spaceSpace and Physics

Where Is Planet Nine?


Dr. Alfredo Carpineti

Senior Staff Writer & Space Correspondent

clockApr 25 2016, 21:21 UTC
1213 Where Is Planet Nine?
Planet Nine (in orange) could explain the orbit of other objects in the Kuiper Belt (purple/turquoise). Caltech/R. Hurt (IPAC)

How close are we to finding Planet Nine? A new paper seems to suggest that the solution to the mystery is actually much closer than we previously thought.

Matthew Holman and Matthew Payne from the Harvard-Smithsonian Center for Astrophysics have used observations by the Cassini spacecraft to reduce the potential area in the sky where Planet Nine might be hiding. The region is found in the southern sky, roughly in the direction of the constellation of Cetus. The likely area extends over 20 degrees in all directions; by comparison, the full moon measures only half a degree across.


Planet Nine is a hypothetical planet proposed in January by Mike Brown and Konstantin Batygin to explain why objects beyond the orbit of Neptune have their closest point to the Sun in the same location.

In February, French researchers announced that by using data from the NASA/ESA Cassini spacecraft orbiting Saturn, they were able to narrow down the area where Planet Nine might be hiding. They used the perturbations, or lack thereof, in Saturn's orbit to establish where the planet might be. Saturn would only be perturbed if Planet Nine was at its closest approach, so not seeing any perturbations tells us that Planet Nine is not very close to the Sun right now.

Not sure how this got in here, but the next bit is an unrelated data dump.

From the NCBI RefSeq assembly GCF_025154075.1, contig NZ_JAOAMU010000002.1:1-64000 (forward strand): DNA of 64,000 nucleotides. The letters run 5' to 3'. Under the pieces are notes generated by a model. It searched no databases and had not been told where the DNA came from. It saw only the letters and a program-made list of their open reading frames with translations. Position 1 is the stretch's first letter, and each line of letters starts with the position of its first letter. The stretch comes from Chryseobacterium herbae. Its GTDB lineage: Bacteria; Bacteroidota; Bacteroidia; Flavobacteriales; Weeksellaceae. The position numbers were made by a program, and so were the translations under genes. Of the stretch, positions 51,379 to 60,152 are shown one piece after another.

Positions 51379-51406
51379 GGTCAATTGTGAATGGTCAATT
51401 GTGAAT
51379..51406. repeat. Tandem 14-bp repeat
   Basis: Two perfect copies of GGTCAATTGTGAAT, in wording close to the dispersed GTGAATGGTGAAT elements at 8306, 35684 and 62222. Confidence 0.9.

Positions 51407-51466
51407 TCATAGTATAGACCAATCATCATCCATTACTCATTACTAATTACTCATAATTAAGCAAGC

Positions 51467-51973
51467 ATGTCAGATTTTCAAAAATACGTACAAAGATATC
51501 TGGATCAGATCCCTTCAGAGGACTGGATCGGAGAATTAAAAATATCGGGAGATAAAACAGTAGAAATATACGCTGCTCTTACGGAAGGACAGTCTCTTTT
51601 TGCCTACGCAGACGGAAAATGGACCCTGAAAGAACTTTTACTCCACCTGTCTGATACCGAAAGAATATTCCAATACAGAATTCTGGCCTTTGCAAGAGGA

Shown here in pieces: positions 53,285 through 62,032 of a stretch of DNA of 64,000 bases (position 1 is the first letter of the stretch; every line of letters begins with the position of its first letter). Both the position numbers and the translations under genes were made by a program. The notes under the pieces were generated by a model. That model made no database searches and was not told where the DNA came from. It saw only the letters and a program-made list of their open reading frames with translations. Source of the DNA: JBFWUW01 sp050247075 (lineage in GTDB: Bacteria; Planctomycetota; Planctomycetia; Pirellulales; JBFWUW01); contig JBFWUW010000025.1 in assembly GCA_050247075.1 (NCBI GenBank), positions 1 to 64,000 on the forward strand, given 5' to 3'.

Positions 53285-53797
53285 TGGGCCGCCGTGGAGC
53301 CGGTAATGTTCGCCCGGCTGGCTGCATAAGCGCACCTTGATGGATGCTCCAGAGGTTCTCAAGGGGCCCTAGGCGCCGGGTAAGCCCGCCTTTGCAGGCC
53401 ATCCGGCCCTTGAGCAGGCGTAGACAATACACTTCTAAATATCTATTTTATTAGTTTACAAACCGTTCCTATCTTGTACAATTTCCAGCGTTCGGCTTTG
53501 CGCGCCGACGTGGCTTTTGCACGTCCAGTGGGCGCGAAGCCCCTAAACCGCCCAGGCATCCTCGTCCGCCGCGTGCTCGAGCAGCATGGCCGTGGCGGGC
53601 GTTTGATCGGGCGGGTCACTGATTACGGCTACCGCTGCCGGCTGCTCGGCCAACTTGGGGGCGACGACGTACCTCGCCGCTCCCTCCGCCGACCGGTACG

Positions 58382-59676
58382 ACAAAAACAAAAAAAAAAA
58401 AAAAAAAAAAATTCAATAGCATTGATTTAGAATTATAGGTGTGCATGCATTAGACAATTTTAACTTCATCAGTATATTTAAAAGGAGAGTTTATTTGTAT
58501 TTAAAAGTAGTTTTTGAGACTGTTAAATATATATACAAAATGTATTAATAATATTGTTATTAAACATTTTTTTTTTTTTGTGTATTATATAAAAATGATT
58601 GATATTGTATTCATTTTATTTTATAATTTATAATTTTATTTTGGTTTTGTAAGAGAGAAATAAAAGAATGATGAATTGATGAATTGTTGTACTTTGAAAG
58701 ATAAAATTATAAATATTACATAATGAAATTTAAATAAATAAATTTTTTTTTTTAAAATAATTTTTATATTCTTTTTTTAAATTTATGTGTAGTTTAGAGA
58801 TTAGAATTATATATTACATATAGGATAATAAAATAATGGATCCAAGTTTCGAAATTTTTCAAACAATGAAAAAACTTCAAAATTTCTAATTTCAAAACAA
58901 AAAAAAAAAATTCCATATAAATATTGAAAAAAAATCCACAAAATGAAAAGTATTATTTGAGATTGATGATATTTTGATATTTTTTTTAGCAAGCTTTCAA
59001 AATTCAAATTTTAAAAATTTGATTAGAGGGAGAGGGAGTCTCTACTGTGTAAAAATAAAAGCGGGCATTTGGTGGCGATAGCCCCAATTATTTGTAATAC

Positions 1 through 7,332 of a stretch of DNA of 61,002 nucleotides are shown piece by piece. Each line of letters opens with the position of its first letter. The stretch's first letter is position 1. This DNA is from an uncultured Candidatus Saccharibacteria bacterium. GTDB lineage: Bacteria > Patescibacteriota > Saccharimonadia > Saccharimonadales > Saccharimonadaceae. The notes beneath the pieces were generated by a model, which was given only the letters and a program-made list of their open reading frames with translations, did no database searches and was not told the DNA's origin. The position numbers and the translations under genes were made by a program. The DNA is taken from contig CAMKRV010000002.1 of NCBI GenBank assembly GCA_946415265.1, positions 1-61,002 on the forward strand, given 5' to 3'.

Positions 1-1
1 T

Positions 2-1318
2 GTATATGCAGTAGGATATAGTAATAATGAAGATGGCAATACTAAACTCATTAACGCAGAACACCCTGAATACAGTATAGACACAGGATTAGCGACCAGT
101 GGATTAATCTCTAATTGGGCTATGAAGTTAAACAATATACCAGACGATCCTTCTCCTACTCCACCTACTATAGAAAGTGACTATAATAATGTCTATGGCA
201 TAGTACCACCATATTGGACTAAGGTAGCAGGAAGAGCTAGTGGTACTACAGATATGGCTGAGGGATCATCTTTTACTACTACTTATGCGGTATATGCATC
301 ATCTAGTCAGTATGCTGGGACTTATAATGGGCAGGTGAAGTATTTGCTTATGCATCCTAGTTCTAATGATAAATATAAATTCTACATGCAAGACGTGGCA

In the latest study, available online, the two researchers used a sophisticated statistical technique called Markov Chain Monte Carlo to reduce the potential hiding place of Planet Nine even further. While the data from Cassini doesn’t show any perturbations that cannot be explained with current models, those studies dismiss the perturbations as noise. Holman and Payne, therefore, decided to look for potential Planet Nine models that would not only fit the values, but also bolster support for the perturbations as a real effect.

“We put Planet Nine at a whole different slew of locations – all different possibilities on the sky, different distances, different masses – and tried to find out whether that constrains things even more,” said Payne to New Scientist.


According to the model, Planet Nine could be located in two narrow strips of the sky. The team then overlapped these regions with Batygin and Brown’s suggested orbit and got an even smaller area.

Astronomers are already looking at the suggested region and will hopefully soon find out whether there are nine planets in the Solar System. 

[H/T: New Scientist]

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